A new Seattle schools superintendent? Not so fast
Why is the Seattle Public School Board rushing to replace Superintendent Larry Nyland? In late 2016, they quietly chose not to renew his contract, letting a year pass before announcing a hiring process for his replacement. Now the board is pushing through a superintendent search without listening or authentically engaging the very communities who will be most affected by changes in the district.
It is difficult to understand the board’s rationale for moving quickly. They are aiming to make a decision about a new Superintendent by the first week in April, after only a three-month process.
We all want a committed leader who will stay long-term. Stable, long-term leadership matters. Superintendents who are strategic thinkers and cultivate strong leaders, communicate their vision, collaborate and engage their communities are the ones who deliver the best results for students. Making sure we have the right fit is crucial — for our students, our families, SPS staff and our community.
The Seattle School Board could have developed a six-month process that included reaching out to families and communities to host multiple public meetings in all parts of the city. It hasn’t. By partnering with community organizations to host parent engagement meetings, the school board could have included community voice.
We can take our time and do this right. We have a steady hand in Nyland. The 2017 Family Survey shows a 14 percent increase in satisfaction with the district under his leadership. Nyland has made progress closing the opportunity gap. Between 2014 and 2017, graduation rates for black students have risen 12 percent. Our students test at nearly a full grade above the national average. Our third graders’ reading scores out-perform the state by 10 points, and 8th grade math scores lead by 15 points.
Nyland has worked tirelessly with teachers, staff, principals, families and the central leadership to cultivate mutual respect, open communication and honest feedback. This alignment is critical for student success and staff morale. With the Seattle Education Association teachers’ contract currently under negotiation for next year, there would be more than just time lost by switching leaders mid-stream. Trust and the ability to constructively address differences of opinions are critical in developing a labor agreement that moves the district forward for our students.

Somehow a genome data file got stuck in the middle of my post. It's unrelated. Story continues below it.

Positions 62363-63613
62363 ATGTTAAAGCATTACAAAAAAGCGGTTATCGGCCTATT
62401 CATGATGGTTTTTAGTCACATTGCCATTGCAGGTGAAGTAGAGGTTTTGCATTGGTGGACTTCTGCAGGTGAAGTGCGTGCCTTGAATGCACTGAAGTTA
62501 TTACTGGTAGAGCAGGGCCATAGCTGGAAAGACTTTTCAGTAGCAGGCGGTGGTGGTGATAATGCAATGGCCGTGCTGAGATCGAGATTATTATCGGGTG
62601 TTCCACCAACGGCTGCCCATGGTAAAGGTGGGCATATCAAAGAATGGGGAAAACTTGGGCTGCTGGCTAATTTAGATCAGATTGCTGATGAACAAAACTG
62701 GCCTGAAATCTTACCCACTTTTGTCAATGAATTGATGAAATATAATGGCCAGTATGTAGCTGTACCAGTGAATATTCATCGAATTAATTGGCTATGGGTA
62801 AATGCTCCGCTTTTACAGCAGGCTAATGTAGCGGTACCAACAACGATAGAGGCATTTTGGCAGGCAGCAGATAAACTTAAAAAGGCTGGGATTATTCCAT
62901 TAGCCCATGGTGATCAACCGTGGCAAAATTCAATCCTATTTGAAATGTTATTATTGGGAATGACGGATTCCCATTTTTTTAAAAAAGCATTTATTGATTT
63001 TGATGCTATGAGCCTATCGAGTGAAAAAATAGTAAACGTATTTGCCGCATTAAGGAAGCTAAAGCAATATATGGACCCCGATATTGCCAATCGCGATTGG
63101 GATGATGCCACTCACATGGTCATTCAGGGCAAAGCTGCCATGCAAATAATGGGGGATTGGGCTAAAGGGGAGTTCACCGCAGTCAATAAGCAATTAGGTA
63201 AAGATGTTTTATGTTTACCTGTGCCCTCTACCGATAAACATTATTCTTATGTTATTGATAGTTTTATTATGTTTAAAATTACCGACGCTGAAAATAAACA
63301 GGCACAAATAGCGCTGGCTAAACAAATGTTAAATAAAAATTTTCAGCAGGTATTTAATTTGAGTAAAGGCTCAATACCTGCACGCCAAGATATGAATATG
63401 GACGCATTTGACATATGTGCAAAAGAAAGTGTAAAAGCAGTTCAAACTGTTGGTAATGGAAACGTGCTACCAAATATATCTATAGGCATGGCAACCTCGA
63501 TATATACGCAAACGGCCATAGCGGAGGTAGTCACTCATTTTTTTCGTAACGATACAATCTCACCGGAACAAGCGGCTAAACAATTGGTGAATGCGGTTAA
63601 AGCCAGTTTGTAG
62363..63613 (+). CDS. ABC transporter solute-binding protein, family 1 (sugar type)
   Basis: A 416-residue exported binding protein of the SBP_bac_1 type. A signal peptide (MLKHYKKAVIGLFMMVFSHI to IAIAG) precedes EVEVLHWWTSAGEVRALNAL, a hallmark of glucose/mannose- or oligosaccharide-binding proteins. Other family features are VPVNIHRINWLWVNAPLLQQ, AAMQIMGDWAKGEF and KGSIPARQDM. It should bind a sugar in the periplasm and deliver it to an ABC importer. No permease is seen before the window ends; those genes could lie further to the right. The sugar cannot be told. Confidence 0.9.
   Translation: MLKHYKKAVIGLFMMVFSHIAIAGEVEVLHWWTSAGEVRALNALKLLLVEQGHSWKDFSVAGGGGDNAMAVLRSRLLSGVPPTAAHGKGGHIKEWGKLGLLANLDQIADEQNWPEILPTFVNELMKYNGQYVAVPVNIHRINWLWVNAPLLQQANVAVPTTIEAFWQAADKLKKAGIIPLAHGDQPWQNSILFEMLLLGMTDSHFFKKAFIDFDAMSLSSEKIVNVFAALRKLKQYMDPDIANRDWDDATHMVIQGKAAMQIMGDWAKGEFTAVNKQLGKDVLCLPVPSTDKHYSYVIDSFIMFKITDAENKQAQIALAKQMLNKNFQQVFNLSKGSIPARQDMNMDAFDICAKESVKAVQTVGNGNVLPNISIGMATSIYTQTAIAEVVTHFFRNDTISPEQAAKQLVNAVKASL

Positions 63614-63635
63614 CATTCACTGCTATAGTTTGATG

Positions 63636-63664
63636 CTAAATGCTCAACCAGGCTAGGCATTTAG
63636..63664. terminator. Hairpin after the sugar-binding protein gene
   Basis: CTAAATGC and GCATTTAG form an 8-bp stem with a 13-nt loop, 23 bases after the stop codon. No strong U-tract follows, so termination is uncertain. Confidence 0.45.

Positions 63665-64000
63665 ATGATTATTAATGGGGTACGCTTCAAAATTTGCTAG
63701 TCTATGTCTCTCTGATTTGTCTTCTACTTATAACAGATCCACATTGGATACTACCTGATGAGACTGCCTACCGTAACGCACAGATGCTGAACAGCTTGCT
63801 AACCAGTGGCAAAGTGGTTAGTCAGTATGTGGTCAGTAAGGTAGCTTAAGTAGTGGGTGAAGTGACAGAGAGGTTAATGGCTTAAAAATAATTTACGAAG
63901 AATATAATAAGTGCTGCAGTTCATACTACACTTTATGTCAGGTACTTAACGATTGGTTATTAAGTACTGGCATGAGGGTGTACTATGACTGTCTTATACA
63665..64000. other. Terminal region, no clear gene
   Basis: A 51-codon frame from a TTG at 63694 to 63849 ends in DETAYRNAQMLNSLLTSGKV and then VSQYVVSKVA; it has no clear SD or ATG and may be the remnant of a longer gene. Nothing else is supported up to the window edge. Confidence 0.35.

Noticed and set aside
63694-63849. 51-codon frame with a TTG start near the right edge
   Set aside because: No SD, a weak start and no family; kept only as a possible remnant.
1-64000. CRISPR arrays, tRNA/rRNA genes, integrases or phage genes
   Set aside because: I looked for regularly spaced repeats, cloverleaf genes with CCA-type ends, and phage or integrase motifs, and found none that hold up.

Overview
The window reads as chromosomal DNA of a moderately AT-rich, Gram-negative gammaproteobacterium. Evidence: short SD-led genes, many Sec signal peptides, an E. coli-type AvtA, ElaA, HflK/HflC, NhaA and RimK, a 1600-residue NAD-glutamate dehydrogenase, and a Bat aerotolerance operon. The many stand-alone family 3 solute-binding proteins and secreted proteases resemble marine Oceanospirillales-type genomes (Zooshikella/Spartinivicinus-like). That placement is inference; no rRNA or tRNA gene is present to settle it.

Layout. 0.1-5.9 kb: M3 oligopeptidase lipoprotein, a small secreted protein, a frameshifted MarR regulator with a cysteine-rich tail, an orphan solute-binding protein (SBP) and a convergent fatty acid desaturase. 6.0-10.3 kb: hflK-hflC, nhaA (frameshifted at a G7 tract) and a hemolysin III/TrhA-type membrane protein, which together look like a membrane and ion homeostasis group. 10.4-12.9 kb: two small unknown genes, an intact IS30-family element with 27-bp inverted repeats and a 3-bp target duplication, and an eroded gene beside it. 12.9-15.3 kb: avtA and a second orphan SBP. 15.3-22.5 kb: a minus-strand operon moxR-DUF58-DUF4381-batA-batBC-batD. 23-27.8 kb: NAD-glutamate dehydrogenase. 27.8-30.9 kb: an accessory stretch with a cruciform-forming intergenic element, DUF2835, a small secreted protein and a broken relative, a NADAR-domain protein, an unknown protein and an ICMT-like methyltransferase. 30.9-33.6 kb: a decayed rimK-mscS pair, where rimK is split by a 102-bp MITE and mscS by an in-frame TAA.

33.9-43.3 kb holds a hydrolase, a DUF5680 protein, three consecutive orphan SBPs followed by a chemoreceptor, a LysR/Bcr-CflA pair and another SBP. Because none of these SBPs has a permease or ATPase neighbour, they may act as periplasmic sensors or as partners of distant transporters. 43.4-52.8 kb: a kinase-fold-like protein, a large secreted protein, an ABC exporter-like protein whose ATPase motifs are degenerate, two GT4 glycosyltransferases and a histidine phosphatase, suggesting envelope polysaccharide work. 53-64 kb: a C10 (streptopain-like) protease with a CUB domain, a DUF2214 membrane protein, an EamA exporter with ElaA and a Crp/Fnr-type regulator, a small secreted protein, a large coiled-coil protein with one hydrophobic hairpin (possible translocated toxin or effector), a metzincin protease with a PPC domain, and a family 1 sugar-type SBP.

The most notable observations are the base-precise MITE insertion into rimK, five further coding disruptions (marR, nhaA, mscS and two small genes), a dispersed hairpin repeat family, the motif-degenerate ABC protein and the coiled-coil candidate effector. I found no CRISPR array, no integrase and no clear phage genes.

But the process to replace our current superintendent has felt like a check-box approach to community input: sparse, incomplete and exclusionary. Worse, it has resulted once again in under-representing people of color in school district processes.
Seattle is a majority minority school district and the opportunity gap for students of color and immigrants is one of our most pressing issues.
Though Black and Latino students make up 15 percent and 12 percent of Seattle schools population respectively, fewer than half that number took the community engagement survey conducted by Ray and Associates (the search firm hired by the school board). In a district of about 60,000 students, only four families requested that the survey be translated to another language. White families make up 48 percent of SPS population, but represented an overwhelming 69 percent of responses to the survey. The sparsely attended Town Hall listening sessions were poorly advertised, and hence, poorly attended.
This is unacceptable. Board members should be actively engaging all kinds of families and students to learn about their hopes, dreams and interests for the future of Seattle’s schools. Board members should get out of the Stanford building and get into communities where people actually live and go to school.
The Board recently announced that three finalists will be available for a community forum at the end of March. But how do we know that the candidates are right for our community when so many voices have been left out? What are the criteria that the Board is using to make the decision, and what is that based on? Our communities, including people of color and immigrants, need to feel they have had authentic input, but this rush job is undermining that principle.
There is little to lose and much to gain by taking a step back and slowing down the search.